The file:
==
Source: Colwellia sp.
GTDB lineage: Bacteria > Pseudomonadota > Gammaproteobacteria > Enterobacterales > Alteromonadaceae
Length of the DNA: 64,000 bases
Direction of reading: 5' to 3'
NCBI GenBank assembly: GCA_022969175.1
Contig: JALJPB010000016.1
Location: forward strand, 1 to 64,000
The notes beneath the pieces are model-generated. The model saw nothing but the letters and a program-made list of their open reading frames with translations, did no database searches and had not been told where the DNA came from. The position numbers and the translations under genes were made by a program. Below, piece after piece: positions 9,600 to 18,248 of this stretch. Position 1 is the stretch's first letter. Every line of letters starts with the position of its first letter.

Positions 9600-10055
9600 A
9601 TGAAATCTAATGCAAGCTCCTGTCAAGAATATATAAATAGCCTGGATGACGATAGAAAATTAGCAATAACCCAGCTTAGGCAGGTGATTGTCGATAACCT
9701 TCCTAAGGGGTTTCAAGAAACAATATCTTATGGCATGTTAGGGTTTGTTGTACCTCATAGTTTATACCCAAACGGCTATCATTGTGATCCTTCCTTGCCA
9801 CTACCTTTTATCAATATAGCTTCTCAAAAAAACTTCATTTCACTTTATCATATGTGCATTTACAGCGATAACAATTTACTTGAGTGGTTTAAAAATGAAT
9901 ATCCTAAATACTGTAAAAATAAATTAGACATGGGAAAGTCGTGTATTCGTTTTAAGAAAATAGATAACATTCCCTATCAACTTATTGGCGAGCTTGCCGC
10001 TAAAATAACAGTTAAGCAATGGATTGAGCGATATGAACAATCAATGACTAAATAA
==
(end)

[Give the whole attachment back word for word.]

Source: Colwellia sp.
GTDB lineage: Bacteria > Pseudomonadota > Gammaproteobacteria > Enterobacterales > Alteromonadaceae
Length of the DNA: 64,000 bases
Direction of reading: 5' to 3'
NCBI GenBank assembly: GCA_022969175.1
Contig: JALJPB010000016.1
Location: forward strand, 1 to 64,000
The notes beneath the pieces are model-generated. The model saw nothing but the letters and a program-made list of their open reading frames with translations, did no database searches and had not been told where the DNA came from. The position numbers and the translations under genes were made by a program. Below, piece after piece: positions 9,600 to 18,248 of this stretch. Position 1 is the stretch's first letter. Every line of letters starts with the position of its first letter.

Positions 9600-10055
9600 A
9601 TGAAATCTAATGCAAGCTCCTGTCAAGAATATATAAATAGCCTGGATGACGATAGAAAATTAGCAATAACCCAGCTTAGGCAGGTGATTGTCGATAACCT
9701 TCCTAAGGGGTTTCAAGAAACAATATCTTATGGCATGTTAGGGTTTGTTGTACCTCATAGTTTATACCCAAACGGCTATCATTGTGATCCTTCCTTGCCA
9801 CTACCTTTTATCAATATAGCTTCTCAAAAAAACTTCATTTCACTTTATCATATGTGCATTTACAGCGATAACAATTTACTTGAGTGGTTTAAAAATGAAT
9901 ATCCTAAATACTGTAAAAATAAATTAGACATGGGAAAGTCGTGTATTCGTTTTAAGAAAATAGATAACATTCCCTATCAACTTATTGGCGAGCTTGCCGC
10001 TAAAATAACAGTTAAGCAATGGATTGAGCGATATGAACAATCAATGACTAAATAA